We are in the midst of the 10 year anniversary of the S&P 500’s its pre-recession high. On October 9th, 2007, this index peaked at 1,565. Since then indexed bottomed at 666 on May 6th, 2009 but has recovered. This index is currently trading around 2,550, the highest it has ever been. The United States is in the midst of the second longest economic expansion in its history. Economic prosperity has allowed the housing market to recover and the United States Federal Government has ended its policy of fiscal stimulus by normalizing interest rates. How does this compare to Europe and Asia in the same time period?

Unlike the United States, the Eurozone has experienced two recessionary periods of experienced negative GDP growth in the last decade. The first period was triggered by the collapse of the United States housing market (2008-2010) and the second was triggered by a debt crisis (2012-2014). The debt crisis heightened in 2012 when Greece went to the brink of credit default. Although it wasn’t as severe, Spain, Portugal, Ireland, and Italy are other dominant states that had financial issues in this time period. In the future, expect the European economy to be dominated by geopolitical news. Specifically, pay attention to the Catalonian referendum and other countries attempting to leave the European Union.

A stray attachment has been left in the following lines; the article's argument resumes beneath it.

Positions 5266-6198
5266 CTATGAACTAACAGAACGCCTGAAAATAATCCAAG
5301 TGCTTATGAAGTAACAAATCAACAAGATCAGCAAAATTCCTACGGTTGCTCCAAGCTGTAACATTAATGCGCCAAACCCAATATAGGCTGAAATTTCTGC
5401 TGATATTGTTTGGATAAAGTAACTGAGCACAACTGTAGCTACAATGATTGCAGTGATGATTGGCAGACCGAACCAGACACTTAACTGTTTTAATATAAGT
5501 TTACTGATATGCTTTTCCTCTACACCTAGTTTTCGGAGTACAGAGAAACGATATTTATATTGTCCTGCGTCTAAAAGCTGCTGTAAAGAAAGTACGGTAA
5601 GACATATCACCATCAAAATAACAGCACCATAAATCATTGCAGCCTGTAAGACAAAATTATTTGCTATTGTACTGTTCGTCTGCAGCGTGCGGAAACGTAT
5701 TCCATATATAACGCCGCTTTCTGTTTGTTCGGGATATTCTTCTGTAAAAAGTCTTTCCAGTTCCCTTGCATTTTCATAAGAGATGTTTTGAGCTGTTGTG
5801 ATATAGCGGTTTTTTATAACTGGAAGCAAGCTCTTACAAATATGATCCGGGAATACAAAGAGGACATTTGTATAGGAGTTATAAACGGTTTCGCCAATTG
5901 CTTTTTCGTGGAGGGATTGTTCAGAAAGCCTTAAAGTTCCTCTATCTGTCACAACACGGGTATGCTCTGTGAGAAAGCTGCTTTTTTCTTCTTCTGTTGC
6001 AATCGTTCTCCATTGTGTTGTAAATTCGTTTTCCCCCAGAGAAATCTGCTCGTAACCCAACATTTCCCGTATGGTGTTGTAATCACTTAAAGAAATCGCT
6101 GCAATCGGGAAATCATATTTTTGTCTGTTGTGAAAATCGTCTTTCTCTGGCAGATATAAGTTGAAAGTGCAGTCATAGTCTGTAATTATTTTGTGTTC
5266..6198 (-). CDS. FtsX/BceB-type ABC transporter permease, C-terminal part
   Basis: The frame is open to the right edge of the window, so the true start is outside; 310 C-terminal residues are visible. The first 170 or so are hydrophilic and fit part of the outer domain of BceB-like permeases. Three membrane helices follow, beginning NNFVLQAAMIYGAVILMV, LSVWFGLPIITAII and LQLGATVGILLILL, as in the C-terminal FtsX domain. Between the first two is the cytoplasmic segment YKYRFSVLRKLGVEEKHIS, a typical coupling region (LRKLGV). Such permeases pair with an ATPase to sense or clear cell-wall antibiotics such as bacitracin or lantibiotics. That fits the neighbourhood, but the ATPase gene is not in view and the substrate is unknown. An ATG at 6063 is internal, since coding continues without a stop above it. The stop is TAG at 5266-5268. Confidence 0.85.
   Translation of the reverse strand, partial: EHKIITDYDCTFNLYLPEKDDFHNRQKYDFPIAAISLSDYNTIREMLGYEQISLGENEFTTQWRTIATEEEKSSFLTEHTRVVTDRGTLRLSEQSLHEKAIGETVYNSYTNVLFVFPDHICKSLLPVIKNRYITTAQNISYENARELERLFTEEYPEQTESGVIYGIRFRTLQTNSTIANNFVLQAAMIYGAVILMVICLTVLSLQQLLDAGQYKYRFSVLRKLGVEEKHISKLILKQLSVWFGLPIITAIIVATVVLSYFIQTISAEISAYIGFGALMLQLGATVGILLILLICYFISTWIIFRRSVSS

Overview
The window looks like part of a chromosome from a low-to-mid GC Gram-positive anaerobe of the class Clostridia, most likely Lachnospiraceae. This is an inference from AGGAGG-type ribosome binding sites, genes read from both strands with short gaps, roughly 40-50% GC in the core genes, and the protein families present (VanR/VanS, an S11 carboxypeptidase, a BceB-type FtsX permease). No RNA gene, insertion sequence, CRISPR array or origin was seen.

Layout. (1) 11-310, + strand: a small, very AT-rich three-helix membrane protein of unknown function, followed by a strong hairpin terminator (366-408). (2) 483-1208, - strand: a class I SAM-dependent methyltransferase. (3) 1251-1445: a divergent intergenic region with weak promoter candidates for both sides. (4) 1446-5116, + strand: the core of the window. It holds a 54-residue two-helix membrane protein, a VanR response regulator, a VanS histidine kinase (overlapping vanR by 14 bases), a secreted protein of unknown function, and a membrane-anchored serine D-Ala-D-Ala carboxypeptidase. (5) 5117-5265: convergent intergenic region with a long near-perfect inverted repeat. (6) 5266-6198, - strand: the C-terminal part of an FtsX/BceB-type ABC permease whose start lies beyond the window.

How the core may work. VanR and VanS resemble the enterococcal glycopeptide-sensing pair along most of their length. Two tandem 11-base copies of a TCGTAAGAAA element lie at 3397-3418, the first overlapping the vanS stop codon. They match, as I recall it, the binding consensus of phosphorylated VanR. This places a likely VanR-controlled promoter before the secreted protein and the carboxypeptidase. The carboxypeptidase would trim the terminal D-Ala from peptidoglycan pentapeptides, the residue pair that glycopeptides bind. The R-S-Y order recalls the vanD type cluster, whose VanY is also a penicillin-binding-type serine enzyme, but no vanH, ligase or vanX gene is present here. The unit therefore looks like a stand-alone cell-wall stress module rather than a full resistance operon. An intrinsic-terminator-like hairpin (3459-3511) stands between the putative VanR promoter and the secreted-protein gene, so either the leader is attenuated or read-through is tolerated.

In the Asian economy, India and China have seen periods of unwavering economic growth. Between 2007 and 2015, these two countries have had their GDP’s grow at 52.3% and 85.3%, respectively. Although the United States has had a phenomenal recovery since its recession, it’s GDP has grown only 3.2% in the same time period. These staggering numbers are primarily due to the fact that most Asian economies are considered undeveloped, giving them the ability to expand at a rapid pace.

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